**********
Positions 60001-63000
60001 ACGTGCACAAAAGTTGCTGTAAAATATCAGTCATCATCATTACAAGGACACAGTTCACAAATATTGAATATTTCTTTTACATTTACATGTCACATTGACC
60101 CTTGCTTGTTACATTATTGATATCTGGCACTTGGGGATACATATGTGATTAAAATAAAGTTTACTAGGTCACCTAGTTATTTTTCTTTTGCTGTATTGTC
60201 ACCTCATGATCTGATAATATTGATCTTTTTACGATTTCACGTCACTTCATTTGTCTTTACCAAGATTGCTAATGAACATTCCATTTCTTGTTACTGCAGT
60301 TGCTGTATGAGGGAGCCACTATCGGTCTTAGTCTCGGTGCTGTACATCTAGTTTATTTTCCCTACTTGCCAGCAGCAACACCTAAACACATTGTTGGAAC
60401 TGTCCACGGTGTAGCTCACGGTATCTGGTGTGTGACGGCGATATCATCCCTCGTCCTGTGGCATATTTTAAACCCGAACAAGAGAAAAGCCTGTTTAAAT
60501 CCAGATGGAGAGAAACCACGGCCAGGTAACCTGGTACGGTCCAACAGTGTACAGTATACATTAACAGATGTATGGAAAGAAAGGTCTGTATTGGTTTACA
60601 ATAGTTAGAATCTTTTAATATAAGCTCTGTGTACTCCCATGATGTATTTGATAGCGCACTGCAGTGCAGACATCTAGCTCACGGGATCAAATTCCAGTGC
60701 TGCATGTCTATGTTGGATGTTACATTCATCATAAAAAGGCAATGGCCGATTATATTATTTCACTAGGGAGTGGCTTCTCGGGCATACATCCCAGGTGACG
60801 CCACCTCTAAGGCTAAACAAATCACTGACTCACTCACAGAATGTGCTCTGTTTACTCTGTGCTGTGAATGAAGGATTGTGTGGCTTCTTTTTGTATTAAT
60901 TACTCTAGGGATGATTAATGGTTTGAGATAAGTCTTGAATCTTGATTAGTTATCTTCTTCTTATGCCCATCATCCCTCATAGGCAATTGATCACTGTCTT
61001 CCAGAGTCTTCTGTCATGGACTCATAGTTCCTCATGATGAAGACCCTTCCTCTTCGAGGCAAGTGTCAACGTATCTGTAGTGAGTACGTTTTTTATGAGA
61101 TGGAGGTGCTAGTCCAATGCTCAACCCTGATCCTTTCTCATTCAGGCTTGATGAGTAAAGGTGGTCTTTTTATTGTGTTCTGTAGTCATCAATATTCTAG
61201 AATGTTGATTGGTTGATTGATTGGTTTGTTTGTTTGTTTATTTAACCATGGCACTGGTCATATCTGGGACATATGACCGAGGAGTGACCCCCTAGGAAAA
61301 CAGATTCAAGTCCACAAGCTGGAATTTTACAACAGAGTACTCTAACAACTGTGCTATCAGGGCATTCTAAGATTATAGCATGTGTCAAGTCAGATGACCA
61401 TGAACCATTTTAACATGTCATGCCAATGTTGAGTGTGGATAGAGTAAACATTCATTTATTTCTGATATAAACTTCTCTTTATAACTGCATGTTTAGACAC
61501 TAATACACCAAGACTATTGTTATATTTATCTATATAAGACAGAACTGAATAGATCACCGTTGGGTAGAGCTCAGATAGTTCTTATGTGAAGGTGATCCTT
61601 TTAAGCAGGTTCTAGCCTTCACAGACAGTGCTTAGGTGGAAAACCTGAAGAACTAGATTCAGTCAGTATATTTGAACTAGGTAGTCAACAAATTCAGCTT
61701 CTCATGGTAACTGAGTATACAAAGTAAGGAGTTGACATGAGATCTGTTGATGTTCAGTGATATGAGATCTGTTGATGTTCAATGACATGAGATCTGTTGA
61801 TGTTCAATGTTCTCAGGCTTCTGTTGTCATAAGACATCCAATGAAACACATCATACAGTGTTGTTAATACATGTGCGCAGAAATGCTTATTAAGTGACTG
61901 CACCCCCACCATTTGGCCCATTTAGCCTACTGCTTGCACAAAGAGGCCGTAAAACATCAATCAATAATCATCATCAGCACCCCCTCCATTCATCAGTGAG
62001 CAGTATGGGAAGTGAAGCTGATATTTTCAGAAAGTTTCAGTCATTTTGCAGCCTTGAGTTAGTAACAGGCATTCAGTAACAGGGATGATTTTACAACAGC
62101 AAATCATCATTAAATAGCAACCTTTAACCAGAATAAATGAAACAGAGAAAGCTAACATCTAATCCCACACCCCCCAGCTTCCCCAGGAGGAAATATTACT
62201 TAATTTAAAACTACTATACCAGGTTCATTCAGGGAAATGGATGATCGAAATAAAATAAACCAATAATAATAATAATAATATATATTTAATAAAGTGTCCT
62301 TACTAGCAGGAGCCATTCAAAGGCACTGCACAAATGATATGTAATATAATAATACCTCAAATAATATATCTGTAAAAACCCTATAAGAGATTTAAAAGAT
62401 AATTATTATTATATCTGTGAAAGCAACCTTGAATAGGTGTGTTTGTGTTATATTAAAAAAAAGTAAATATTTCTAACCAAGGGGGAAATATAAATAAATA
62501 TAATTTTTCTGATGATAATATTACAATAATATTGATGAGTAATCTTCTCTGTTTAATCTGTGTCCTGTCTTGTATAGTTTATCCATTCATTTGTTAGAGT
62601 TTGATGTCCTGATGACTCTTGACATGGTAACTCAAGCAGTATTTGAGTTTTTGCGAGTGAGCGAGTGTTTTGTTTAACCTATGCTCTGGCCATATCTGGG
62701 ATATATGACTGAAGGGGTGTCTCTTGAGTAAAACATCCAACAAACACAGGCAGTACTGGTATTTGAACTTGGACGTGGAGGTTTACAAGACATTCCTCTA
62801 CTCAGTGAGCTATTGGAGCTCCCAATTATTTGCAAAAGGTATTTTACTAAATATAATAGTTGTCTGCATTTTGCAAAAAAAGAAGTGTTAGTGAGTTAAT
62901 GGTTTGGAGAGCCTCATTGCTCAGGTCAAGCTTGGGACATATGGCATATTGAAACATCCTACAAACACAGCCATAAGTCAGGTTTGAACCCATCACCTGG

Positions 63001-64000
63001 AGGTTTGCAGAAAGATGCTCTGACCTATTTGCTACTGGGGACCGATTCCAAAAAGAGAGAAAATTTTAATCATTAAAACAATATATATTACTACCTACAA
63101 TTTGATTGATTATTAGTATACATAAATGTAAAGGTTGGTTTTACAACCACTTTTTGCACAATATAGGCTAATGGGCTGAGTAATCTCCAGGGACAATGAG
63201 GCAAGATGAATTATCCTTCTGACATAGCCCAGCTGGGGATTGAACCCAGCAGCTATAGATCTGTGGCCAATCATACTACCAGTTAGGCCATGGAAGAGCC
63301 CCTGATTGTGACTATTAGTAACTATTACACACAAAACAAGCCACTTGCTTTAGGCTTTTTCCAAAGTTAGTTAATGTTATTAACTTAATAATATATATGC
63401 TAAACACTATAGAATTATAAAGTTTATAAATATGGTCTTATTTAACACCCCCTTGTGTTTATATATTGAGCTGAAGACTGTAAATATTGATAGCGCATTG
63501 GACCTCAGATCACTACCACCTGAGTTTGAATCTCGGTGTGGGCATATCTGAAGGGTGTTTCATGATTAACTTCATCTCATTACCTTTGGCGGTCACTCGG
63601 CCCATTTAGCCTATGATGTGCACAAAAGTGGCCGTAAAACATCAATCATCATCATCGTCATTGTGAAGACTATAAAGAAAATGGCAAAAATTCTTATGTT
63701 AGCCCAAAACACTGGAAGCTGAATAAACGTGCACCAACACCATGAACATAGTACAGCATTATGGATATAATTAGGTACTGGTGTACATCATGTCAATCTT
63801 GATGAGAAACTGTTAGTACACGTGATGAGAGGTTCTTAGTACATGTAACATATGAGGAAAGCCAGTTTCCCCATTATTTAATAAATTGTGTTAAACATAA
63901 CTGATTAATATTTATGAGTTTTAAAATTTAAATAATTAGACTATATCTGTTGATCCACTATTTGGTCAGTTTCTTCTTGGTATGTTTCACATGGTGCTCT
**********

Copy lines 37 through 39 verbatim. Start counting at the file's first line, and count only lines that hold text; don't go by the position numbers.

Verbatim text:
63401 TAAACACTATAGAATTATAAAGTTTATAAATATGGTCTTATTTAACACCCCCTTGTGTTTATATATTGAGCTGAAGACTGTAAATATTGATAGCGCATTG
63501 GACCTCAGATCACTACCACCTGAGTTTGAATCTCGGTGTGGGCATATCTGAAGGGTGTTTCATGATTAACTTCATCTCATTACCTTTGGCGGTCACTCGG
63601 CCCATTTAGCCTATGATGTGCACAAAAGTGGCCGTAAAACATCAATCATCATCATCGTCATTGTGAAGACTATAAAGAAAATGGCAAAAATTCTTATGTT